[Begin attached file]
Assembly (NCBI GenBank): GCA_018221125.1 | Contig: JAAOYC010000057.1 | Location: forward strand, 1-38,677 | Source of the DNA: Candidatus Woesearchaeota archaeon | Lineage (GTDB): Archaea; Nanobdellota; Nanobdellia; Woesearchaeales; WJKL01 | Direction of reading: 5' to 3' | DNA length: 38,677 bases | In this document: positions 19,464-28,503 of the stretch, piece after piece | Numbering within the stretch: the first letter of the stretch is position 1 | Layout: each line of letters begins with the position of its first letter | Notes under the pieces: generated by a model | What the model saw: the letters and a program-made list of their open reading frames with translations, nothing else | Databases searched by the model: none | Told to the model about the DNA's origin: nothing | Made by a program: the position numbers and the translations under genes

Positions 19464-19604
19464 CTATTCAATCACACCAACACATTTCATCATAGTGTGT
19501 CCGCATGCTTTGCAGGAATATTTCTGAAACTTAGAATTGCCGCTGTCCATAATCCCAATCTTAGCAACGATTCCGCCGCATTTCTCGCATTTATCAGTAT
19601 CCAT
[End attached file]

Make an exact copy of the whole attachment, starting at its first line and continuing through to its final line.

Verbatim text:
Assembly (NCBI GenBank): GCA_018221125.1 | Contig: JAAOYC010000057.1 | Location: forward strand, 1-38,677 | Source of the DNA: Candidatus Woesearchaeota archaeon | Lineage (GTDB): Archaea; Nanobdellota; Nanobdellia; Woesearchaeales; WJKL01 | Direction of reading: 5' to 3' | DNA length: 38,677 bases | In this document: positions 19,464-28,503 of the stretch, piece after piece | Numbering within the stretch: the first letter of the stretch is position 1 | Layout: each line of letters begins with the position of its first letter | Notes under the pieces: generated by a model | What the model saw: the letters and a program-made list of their open reading frames with translations, nothing else | Databases searched by the model: none | Told to the model about the DNA's origin: nothing | Made by a program: the position numbers and the translations under genes

Positions 19464-19604
19464 CTATTCAATCACACCAACACATTTCATCATAGTGTGT
19501 CCGCATGCTTTGCAGGAATATTTCTGAAACTTAGAATTGCCGCTGTCCATAATCCCAATCTTAGCAACGATTCCGCCGCATTTCTCGCATTTATCAGTAT
19601 CCAT